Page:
It’s no secret that women feel entitled to special treatments from men based on the European culture tradition of chivalry: i.e., allowing women to go through the door first; showering the “fairer sex” with compliments about being beautiful, caring or pure; paying for dinner and other life luxuries; and offering them costly care and protection around the clock. In the modern context chivalry boils down to the male posture of deference to women’s needs and wants, which understandably fosters a positive self-concept in women and a sense that they must be “worth it” as we are reminded by the ubiquitous advertising jingle.
The expectation of male chivalry, or benevolent sexism as some prefer to call it, is nothing new and there are countless studies confirming that women generally expect such treatment from men.1 So we will take that expectation as a given. What hasn’t been studied sufficiently in women is the reaction men’s failure to provide expected level of chivalric supplies, and this is where we run into the useful concept of ‘aggrieved entitlement.’
The phrase aggrieved entitlement was popularized by feminist Michael Kimmel who refers to it as a gendered emotion displayed by disenfranchised males, entailing “a fusion of that humiliating loss of manhood and the moral obligation and entitlement to get it back.”2 By ‘manhood’ Kimmel is referring to rights that males have supposedly enjoyed over women that are subsequently denied them by a changing world. He further clarifies that men “tend to feel their sense of aggrieved entitlement because of the past; they want to restore what they once had. Their entitlement is not aspirational; its nostalgic.”3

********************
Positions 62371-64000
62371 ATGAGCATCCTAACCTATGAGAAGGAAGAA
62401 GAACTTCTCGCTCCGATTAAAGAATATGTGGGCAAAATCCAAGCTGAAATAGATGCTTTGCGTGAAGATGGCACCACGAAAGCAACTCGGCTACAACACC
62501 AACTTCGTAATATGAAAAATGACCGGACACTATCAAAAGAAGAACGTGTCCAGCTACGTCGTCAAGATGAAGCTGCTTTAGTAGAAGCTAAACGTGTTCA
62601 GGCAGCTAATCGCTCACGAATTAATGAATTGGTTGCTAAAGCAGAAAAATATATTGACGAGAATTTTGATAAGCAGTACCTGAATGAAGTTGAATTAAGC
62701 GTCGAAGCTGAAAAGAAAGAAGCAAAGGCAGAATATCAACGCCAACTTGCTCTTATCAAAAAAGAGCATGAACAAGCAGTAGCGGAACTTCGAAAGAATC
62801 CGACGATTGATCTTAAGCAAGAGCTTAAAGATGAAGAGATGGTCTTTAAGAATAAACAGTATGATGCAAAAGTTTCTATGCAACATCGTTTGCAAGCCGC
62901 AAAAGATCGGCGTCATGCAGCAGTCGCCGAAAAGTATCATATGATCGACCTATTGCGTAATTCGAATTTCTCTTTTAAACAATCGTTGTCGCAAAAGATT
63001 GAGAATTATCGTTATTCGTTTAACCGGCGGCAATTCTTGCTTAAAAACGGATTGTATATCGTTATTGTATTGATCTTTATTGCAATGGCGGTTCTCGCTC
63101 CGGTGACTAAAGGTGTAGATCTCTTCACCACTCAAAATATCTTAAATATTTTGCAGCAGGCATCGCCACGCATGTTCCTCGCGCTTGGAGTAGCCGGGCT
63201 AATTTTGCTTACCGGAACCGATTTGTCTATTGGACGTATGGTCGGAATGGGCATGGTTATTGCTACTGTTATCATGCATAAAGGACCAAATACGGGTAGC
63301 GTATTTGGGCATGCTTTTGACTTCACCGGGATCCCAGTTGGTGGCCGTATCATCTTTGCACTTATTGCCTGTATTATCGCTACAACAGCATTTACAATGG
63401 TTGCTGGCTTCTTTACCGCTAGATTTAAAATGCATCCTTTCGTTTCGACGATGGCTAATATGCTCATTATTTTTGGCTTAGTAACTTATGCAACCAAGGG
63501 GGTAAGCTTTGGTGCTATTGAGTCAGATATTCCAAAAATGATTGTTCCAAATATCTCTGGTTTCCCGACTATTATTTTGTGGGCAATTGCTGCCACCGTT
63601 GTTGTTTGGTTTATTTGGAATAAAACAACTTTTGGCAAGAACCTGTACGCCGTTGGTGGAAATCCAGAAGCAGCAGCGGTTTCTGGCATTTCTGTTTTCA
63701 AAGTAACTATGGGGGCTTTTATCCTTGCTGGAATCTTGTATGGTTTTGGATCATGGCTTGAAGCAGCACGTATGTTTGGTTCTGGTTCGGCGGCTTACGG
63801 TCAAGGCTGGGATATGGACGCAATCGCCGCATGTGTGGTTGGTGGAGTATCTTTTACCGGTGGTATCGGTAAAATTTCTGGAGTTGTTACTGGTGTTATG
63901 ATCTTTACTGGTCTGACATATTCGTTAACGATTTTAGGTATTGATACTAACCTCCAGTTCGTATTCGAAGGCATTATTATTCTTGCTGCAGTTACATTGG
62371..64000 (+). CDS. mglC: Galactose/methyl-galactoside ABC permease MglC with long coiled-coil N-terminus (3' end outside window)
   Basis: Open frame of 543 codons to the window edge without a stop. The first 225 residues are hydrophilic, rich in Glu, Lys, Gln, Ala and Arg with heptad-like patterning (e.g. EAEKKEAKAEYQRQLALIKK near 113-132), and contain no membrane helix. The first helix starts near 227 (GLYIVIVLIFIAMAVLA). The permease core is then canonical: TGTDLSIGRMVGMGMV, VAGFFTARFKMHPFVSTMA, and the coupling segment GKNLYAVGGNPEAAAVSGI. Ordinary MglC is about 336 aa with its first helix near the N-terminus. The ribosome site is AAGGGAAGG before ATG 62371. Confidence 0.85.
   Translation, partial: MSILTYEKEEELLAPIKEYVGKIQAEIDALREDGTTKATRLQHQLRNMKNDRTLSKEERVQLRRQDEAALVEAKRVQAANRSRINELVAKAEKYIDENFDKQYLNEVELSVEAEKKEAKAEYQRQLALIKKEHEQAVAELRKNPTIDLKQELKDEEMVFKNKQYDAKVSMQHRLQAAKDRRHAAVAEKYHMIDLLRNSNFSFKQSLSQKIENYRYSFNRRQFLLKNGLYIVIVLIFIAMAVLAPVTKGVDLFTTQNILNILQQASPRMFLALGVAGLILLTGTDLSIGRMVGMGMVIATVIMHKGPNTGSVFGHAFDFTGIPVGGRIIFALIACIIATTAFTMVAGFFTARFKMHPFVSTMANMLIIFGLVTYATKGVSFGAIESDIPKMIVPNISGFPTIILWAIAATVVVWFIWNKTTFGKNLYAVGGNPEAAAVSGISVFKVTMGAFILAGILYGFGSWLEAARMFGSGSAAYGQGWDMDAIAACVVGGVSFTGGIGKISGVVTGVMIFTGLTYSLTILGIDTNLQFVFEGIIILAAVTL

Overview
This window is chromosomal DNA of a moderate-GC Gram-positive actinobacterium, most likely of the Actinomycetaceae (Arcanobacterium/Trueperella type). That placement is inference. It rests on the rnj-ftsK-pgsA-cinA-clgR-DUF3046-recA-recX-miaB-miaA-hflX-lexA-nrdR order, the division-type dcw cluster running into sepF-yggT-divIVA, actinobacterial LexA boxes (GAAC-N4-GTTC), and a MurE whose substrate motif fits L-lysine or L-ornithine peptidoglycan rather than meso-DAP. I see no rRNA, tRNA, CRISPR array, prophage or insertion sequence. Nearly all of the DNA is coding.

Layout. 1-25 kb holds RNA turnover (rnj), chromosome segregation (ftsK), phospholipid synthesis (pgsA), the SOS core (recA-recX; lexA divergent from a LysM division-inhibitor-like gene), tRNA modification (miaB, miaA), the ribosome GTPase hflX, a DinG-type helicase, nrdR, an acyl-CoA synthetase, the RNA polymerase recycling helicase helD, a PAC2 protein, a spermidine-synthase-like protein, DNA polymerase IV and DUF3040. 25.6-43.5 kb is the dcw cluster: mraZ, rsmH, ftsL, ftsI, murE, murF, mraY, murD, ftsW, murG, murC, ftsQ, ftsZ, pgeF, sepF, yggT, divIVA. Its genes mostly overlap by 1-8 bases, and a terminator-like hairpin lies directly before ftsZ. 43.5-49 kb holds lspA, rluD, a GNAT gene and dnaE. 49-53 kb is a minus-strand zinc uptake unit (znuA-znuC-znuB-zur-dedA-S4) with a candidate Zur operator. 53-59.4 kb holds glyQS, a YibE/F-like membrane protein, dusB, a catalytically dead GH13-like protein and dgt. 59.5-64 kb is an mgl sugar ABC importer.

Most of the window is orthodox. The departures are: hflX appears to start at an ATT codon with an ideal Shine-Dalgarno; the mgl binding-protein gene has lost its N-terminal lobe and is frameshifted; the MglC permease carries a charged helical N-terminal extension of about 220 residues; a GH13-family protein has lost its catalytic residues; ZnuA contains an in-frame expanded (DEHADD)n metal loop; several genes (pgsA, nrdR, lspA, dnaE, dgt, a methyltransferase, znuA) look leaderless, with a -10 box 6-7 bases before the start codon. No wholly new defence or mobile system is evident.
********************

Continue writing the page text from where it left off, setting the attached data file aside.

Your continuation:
In a recent paper Dennis Gouws suggests that the aggrieved entitlement descriptor can be equally applied to the behavior of women. Reviewing Kimmel’s concept he concludes:
Because Kimmel’s sympathies lie with gender feminism, he is uninterested in how this concept might apply to women’s behavior. Women might express aggrieved entitlement when they experience what they perceive to be a humiliating loss of the gynocentric privilege to which gynocentric chivalry, gender feminism, and hegemonic gynarchy have entitled them. Self-righteous, angry expressions of personal offense and even violent acts might result from their perceived moral obligation to regain their sense of gynocentric privilege. A cursory internet search of gender-feminist responses to men’s-issues speakers on campus and to the establishing men’s groups or other male-positive spaces on campus will provide examples of this aggrieved entitlement.4
Gouws provides a useful example of aggrieved entitlement by women who dominate university campus culture. Men attempting to establish male support groups on female-dominated campuses, or who attempt to invite speakers sympathetic to men’s health issues, have frequently been met with fury for apparently removing the chivalric focus from women and their issues. The resultant female rage has triggered violent protests, intimidation, vindictive and false accusations, or boycotting of male initiatives through financial and other means.